Craft beer is just a little fish in the big fish bowl. The rules are made more for the big fish.
                        and
                        So basically, we at least had SOME nutritional information before (calories in each beer), but now thanks to meddling government bureaucrats, we now have ZERO nutritional information. Way to go, Big Brother!

                        Comment


                        • #72
                          Originally posted by whitebear View Post
                          We only think it's what we want because we are programmed to do so. Most people are unaware of or refuse to acknowledge alternatives.
                          You don't see that as an indictment of the whole idea? It should be throwing up a major flag saying, "Whoa there! Humans are programmed to work a different way so change your approach or you're doomed!"

                          Humans are animals. Like other animals, we have an innate sense of fairness that works on very primitive terms. If we see ourselves doing the same work as another, but getting less reward, that's unfair. It's like the experiments done with chimps... push a button get some food. If chimp A gets 1oz of food per button press, and chimp B gets 2oz of food for the same button press, when chimp A realizes the difference you are faced with one ticked off chimp. They will even stop pressing the button altogether even though it would be arguably better to get something than nothing. They are programmed, to use your terminology, and that programming is part of our evolutionary history.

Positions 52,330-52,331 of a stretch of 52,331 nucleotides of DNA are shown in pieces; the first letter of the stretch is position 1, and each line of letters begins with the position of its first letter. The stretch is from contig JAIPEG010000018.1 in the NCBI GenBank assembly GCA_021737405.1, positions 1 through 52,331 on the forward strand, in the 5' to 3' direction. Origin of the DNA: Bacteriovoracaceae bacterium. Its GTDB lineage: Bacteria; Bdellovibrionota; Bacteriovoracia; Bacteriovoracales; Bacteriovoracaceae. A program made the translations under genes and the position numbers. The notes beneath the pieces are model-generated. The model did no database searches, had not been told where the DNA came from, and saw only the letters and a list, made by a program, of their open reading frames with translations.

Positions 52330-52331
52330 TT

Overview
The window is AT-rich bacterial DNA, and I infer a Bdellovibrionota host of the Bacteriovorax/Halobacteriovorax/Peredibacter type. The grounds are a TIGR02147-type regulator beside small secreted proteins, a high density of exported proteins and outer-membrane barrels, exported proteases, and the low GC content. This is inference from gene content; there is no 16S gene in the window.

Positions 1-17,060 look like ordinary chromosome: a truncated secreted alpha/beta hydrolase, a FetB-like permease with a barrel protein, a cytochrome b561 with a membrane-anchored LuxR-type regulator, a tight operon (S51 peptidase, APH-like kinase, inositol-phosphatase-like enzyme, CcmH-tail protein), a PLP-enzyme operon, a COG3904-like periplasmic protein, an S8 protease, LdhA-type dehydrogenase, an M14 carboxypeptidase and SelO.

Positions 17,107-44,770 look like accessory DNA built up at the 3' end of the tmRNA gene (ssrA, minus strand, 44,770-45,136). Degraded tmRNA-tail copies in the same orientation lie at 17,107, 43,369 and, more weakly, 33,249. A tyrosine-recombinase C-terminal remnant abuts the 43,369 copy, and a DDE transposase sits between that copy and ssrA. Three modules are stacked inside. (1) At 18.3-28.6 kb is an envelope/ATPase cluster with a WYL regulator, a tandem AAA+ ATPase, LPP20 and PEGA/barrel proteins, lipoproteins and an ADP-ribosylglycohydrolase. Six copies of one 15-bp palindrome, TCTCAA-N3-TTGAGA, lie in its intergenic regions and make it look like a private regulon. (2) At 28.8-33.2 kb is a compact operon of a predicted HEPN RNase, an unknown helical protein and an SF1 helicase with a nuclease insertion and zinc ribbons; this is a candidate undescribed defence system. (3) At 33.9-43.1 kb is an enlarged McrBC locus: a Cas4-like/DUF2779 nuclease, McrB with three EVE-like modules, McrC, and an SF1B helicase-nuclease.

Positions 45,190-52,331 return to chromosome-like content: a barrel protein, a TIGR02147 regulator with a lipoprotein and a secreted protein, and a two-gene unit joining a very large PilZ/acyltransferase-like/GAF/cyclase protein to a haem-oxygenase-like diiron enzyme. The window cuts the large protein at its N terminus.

If everyone pays into health insurance, but one guy gets nothing while another guy gets a $100,000 pay-out in the form of a surgery, that absolutely hits humans in the monkey back-brain. It is unfair at an evolutionary level. It's exactly the same as when chimp A realizes that chimp B gets twice as much per button press.